Are Tokay and Tocai really a threat to Hungary's Tokaji wine?

Related tags Hungary Eu

EU Advocate General Francis Jacobs has said that the ban on the use
of the name 'Tocai' for Italian wine should be upheld. The
announcement reignites arguments surrounding Geographical
Indications (GIs) and the right to label wine by grape variety,
writes Kim Hunter Gordon.

As part of the agreements for Hungary's accession to the EU, the governments of Italy and France agreed to rename wines called Tokay d'Alsace and Tocai Friulano, which the Hungarian government claims are too similar that of the world famous sweet wine Tokaji Aszu, produced in the Tokaji region of Hungary.

The Alsacian authorities had responded to the agreement by adding the grape variety to their label, making it Tokay-Pinot Gris d'Alsace, but this approach is not an option for the Friulians as Tokai is the name of the grape used in the wine. The Friuli-Venezia Giulia region in Italy has appealed against the ruling at the European Court of Justice.

Having investigated the appeal, the Advocate General last week declared that, in his opinion, the agreement should be upheld and that Italian Tocai could not qualify as a geographical indication. "It has no such special quality, reputation or characteristic that is attributable to its geographic origin,"​ he said. EU Courts of Justice usually uphold the opinion of the Advocate General, although it is not officially binding.

The case is not as straight forward as others involving the allegedly inappropriate use of wine names - such as Bordeaux or Champagne - as the three wines in question are all very different and the French and Italian versions are not attempting to cash in on the reputation of the Hungarian variety by imitating its style.

Tokay d'Alsace is a light, dry white wine made entirely from Pinot Gris (Pinot Grigio), while the Italian Tocai Friulano is an aromatic dry white made entirely from the Tocai grape (known as Sauvignon Vert in French and Sauvignonasse in Spanish).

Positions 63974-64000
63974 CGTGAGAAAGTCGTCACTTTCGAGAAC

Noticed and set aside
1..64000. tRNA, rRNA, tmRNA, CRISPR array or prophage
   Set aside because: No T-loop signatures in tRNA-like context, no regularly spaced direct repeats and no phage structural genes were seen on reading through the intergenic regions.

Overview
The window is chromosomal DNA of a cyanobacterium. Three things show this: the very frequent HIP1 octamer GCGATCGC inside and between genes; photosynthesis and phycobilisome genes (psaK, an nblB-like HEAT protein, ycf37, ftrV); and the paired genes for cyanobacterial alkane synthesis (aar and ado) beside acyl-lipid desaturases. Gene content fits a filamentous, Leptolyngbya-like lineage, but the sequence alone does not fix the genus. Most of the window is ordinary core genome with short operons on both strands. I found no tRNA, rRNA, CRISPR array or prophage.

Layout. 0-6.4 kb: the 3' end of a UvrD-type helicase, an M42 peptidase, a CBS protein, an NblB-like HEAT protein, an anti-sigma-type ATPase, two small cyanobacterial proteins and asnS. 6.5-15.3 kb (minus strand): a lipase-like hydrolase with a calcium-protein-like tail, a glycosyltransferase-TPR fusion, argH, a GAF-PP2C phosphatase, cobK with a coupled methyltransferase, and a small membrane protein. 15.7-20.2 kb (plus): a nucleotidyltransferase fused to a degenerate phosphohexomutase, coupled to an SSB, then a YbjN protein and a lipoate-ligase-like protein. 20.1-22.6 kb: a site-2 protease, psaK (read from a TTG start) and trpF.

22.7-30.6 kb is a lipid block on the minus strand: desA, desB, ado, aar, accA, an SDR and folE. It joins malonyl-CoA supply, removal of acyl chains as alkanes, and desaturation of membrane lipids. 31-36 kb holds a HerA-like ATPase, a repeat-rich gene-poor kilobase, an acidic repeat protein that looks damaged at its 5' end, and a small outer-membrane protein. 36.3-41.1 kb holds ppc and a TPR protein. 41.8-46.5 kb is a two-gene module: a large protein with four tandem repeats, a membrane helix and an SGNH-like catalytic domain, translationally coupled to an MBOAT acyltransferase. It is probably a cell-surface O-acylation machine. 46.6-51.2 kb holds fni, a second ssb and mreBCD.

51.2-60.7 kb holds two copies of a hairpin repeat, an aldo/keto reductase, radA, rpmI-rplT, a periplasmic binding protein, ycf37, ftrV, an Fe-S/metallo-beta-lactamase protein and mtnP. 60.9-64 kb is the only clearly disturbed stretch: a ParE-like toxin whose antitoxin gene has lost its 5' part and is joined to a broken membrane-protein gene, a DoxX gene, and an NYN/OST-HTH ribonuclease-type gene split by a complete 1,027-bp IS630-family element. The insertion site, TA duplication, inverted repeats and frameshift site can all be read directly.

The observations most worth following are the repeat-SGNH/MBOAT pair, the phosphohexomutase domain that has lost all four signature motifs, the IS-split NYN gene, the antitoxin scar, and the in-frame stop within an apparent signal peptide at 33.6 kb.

The Hungarian Tokaji Aszu, by comparison, is an easily distinguishable desert wine made using varying percentages of botrytised (noble rot) Furmint and Haréslvelü grapes. The wine is also renowned for its cellaring potential. Bottles that are centuries old have been known have been known to improve.

Perhaps the reason that the Hungarian government pressed for the protection is because Tokaji has traditionally been labelled as 'Tokay' on bottles destined for export. Whether this translation of the Hungarian name should be protected is debateable. Recently leaked details​ of a World Trade Organisation (WTO) ruling suggested that the WTO would back EU's policy for protecting GIs but not translated versions - for example, Budweis as a German translation of Ceske Budejovice, as highlighted in the case involving Budweiser beer.

A ruling in line with the Advocate General's suggestion could also raise further problems by effectively prohibiting Italian winemakers from labelling their wine with the name of the grape it is made from. Friuilian wine producers argue that being able to use the grape variety name to market wine is their right, according to the EU Charter.

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